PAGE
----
long lines are word-wrapped to fit the current window size

 ~ or ~user  basic shell-style tilde-substitution is done by director
builtin      (where `builtin' is a director builtin command) runs immediately
other        (where `other' is any other command) put in queue for agent
@cmd         runs cmd as above but does not echo the command itself to window
-cmd         runs cmd as above but does not abort a script if this command fails
{PID}cmd     runs cmd as above; when it returns director signals PID with:
               SIGUSR1 if command returned PASS (prompt was ^ok>)
               SIGUSR2 if command returned FAIL (prompt was ^failed>)
               *handled internally by cli_cmd() or the shell utility `clicmd'

5.4 Licensing

Director is free software. It is distributed under the terms of the GNU General Public License version 2. If you modify it, please make sure this is clearly advertised when the program starts up.

5.5 Requirements, Downloading, Building, and Installing Director

5.5.1 Requirements under Linux

Most Linux systems already contain the necessary prerequisites for building and installing Director.

5.5.2 Requirements under other unix platforms

Director has been tested on HP-UX 9 and 10, SunOS 4.1, Solaris 2.x and Solaris 7, but only after installing a bunch of GNU software to make these systems look more like a Linux system. Most importantly, GNU make, the GNU C compiler, and the ncurses library (defaults on Linux, but not many other unix platforms) are required to build Director. If any of these are installed in a place other than /usr/local, be sure to edit Make.Common so Director's Makefile system can find them.

You'll want to install these items in the order given below. All GNU packages are available from The versions indicated are the versions that we are using. Most likely later versions (and possibly some older versions) will work as well.

GNU make
Install GNU make first. Some of the Makefiles may give errors versions of GNU make older than about 3.74, so upgrade to 3.79.1 or later if you receive errors related to a ';' in the wrong place. Make sure GNU make is in your path before other make's like /bin/make.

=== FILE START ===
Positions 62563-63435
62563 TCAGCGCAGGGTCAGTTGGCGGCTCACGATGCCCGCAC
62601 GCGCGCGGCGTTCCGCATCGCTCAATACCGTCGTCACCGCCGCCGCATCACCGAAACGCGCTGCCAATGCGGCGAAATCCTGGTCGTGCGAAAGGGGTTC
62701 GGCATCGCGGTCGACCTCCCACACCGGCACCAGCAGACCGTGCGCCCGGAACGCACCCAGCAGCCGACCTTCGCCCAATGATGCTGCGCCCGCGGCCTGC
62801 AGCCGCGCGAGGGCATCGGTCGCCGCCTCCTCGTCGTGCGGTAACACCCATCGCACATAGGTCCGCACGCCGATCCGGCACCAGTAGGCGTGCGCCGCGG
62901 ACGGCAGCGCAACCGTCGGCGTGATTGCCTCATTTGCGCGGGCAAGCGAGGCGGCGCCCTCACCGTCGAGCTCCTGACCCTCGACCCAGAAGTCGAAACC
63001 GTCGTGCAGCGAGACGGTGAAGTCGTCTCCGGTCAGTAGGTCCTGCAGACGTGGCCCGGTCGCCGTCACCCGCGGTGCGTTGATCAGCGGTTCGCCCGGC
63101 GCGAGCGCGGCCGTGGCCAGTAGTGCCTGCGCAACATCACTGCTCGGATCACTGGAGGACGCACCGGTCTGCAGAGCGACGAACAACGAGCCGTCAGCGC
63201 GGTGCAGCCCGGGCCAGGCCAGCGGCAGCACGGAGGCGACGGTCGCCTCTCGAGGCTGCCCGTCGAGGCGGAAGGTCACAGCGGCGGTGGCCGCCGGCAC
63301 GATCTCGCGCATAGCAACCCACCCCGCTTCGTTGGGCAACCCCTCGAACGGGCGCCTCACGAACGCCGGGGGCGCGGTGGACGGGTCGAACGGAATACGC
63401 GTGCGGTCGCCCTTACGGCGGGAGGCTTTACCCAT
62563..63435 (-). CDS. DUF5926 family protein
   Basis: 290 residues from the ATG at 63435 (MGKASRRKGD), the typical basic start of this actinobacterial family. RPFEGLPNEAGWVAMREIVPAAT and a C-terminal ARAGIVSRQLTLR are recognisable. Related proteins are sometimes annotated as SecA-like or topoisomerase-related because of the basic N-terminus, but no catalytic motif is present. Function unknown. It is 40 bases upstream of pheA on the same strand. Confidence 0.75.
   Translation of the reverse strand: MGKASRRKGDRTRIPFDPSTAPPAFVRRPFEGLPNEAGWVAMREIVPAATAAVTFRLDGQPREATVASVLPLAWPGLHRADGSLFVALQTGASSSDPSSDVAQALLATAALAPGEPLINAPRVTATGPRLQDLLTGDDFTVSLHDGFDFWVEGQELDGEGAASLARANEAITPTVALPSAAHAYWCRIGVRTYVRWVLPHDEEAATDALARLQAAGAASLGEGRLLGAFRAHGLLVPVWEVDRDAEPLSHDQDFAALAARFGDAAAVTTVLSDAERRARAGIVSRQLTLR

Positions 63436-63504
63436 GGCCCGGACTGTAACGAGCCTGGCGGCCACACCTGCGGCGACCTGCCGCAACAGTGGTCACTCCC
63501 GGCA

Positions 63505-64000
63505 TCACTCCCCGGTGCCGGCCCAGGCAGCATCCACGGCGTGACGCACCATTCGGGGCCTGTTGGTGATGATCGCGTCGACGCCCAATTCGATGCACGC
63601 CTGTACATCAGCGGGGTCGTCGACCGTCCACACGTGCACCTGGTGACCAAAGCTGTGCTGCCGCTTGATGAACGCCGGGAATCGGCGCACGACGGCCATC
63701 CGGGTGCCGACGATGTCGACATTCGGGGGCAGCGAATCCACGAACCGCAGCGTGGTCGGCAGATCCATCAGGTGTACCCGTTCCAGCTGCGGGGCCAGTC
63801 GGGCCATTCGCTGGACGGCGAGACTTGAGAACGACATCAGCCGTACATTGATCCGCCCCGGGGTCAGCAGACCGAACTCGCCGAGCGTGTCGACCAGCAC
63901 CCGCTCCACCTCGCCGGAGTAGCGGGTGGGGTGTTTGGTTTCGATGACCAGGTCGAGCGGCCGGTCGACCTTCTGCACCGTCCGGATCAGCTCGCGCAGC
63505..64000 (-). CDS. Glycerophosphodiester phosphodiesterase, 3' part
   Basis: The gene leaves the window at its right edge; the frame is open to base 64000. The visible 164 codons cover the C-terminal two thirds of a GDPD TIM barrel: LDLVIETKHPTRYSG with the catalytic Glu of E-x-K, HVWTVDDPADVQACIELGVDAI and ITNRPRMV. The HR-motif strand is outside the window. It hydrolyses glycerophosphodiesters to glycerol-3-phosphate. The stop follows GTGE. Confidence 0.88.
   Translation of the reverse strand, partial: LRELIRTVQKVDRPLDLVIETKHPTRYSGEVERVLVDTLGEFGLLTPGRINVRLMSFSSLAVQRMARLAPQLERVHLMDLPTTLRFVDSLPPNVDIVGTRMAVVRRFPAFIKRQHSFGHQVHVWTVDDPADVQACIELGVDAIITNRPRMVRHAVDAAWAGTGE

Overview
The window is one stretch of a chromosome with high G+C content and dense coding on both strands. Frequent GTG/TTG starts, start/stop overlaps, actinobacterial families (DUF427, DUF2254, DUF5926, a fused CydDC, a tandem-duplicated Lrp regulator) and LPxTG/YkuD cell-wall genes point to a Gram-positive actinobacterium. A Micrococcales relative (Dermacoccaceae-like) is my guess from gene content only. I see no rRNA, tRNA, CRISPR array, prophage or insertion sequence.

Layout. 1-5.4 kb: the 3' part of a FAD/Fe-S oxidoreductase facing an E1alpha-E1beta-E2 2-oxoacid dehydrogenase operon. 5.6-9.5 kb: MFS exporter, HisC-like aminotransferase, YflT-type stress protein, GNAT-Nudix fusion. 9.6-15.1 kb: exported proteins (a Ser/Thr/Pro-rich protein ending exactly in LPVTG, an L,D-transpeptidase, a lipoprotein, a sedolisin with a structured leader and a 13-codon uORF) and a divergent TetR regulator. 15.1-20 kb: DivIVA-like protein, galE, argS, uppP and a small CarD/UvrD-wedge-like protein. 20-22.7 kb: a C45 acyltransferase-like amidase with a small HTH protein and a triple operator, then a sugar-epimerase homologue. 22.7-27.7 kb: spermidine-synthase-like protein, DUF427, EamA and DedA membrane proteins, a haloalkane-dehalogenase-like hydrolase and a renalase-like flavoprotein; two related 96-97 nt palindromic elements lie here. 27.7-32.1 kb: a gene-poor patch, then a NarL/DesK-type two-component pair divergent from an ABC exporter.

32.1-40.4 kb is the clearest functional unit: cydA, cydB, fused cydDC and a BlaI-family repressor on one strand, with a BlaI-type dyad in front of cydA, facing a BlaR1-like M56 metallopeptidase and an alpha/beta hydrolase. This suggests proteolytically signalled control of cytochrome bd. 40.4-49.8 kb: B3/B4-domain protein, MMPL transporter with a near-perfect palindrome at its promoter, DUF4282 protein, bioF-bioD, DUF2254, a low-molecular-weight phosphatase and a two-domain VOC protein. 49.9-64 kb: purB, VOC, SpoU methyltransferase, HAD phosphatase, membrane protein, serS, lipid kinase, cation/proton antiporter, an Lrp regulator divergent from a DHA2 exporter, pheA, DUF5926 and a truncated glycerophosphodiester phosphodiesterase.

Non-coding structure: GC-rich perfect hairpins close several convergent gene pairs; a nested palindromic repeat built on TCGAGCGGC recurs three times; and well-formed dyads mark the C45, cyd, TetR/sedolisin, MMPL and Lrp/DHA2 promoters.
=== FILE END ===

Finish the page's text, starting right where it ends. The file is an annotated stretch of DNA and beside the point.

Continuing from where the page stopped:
GNU fileutils
This is only needed for the BSD compatible install program. If you already have a BSD compatible install program, edit Make.Common (in the CFHT stuff) to make sure it can find it.
GNU C Compiler
All of the software below has been tested to work correctly when compiled with gcc-2.7.2. Director and DetCom also compile correctly with gcc-3.0, and some versions of GCC in between.
Some of these patches may be needed to get ncurses to work correctly with rxvt. In our setup, I simply replaced the entry for rxvt with vt100 plus emca+color. I commented out the old rxvt entry in ncurses-4.1/misc/terminfo.src and replaced it with:

rxvt|xterm-color|reduced xterm terminal (X Window System),
        use=vt100, use=ecma+color,
After that you have to do a ``make install'' in the misc subdirectory to install the new terminfo. One way to be sure things will work correctly would be to use our version of rxvt and our version of ncurses, as they are known to work together. The tar files can be downloaded from the page. Then you won't have to worry about patching anything at all.
rxvt-2.19 or a modern xterm
Once you have installed Director, you may want to experiment a bit to get the best color support, because it makes the screen a lot more read-able. Here are some things to try:

If one of these terminal types turns on color support for you, you could also make that the default by putting it in the COLORTERM environment variable.

5.5.3 Requirements under Windows NT

I have also managed to compile rxvt, ncurses, and Director under Windows NT using the cygwin32 GCC from Cynus Solutions (now RedHat). With some tweaking, Director should run properly under Windows NT (and possibly Windows 95). Without named pipes, however, its functionality will be somewhat limited on that platform.

5.5.4 Downloading

director-and-detcom-3.31.tgz [0.60MB]
contains full source to both Director and DetCom (if you don't need DetCom, comment ``detcom'' and ``fh'' out of the top level Makefile.) Source for supporting libraries and Makefiles for GNU make and GCC are also included.

rxvt-2.19-cfht.tgz [0.35 MB]
is a patched version of the rxvt color text terminal. (Our patches include gracefully dealing with a full colormap.) Current releases or X11R6 have an xterm which supports ANSI color, so you may not need this program.